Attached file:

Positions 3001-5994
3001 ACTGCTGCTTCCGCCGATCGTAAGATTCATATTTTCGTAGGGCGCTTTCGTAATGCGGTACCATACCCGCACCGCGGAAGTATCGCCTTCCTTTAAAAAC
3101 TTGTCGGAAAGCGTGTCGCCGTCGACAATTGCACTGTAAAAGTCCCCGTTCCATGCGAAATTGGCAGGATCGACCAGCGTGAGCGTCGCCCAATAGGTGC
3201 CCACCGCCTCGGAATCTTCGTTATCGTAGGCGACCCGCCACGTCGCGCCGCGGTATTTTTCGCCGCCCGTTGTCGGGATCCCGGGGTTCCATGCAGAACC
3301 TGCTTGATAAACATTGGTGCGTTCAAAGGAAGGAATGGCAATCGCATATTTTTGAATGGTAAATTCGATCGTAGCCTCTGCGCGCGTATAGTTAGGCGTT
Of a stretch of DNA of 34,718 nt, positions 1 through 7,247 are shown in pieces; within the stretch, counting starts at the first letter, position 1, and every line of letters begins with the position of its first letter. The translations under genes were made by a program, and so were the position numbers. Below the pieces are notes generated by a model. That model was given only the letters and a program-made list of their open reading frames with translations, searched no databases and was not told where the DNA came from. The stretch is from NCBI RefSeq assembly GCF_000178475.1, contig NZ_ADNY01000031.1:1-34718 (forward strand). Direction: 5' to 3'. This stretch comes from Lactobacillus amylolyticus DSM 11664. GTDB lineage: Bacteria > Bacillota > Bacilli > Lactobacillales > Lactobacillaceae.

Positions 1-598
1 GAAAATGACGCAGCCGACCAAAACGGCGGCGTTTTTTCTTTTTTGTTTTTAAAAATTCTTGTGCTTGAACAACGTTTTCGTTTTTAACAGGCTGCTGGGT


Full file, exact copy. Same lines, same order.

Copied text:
Positions 3001-5994
3001 ACTGCTGCTTCCGCCGATCGTAAGATTCATATTTTCGTAGGGCGCTTTCGTAATGCGGTACCATACCCGCACCGCGGAAGTATCGCCTTCCTTTAAAAAC
3101 TTGTCGGAAAGCGTGTCGCCGTCGACAATTGCACTGTAAAAGTCCCCGTTCCATGCGAAATTGGCAGGATCGACCAGCGTGAGCGTCGCCCAATAGGTGC
3201 CCACCGCCTCGGAATCTTCGTTATCGTAGGCGACCCGCCACGTCGCGCCGCGGTATTTTTCGCCGCCCGTTGTCGGGATCCCGGGGTTCCATGCAGAACC
3301 TGCTTGATAAACATTGGTGCGTTCAAAGGAAGGAATGGCAATCGCATATTTTTGAATGGTAAATTCGATCGTAGCCTCTGCGCGCGTATAGTTAGGCGTT
Of a stretch of DNA of 34,718 nt, positions 1 through 7,247 are shown in pieces; within the stretch, counting starts at the first letter, position 1, and every line of letters begins with the position of its first letter. The translations under genes were made by a program, and so were the position numbers. Below the pieces are notes generated by a model. That model was given only the letters and a program-made list of their open reading frames with translations, searched no databases and was not told where the DNA came from. The stretch is from NCBI RefSeq assembly GCF_000178475.1, contig NZ_ADNY01000031.1:1-34718 (forward strand). Direction: 5' to 3'. This stretch comes from Lactobacillus amylolyticus DSM 11664. GTDB lineage: Bacteria > Bacillota > Bacilli > Lactobacillales > Lactobacillaceae.

Positions 1-598
1 GAAAATGACGCAGCCGACCAAAACGGCGGCGTTTTTTCTTTTTTGTTTTTAAAAATTCTTGTGCTTGAACAACGTTTTCGTTTTTAACAGGCTGCTGGGT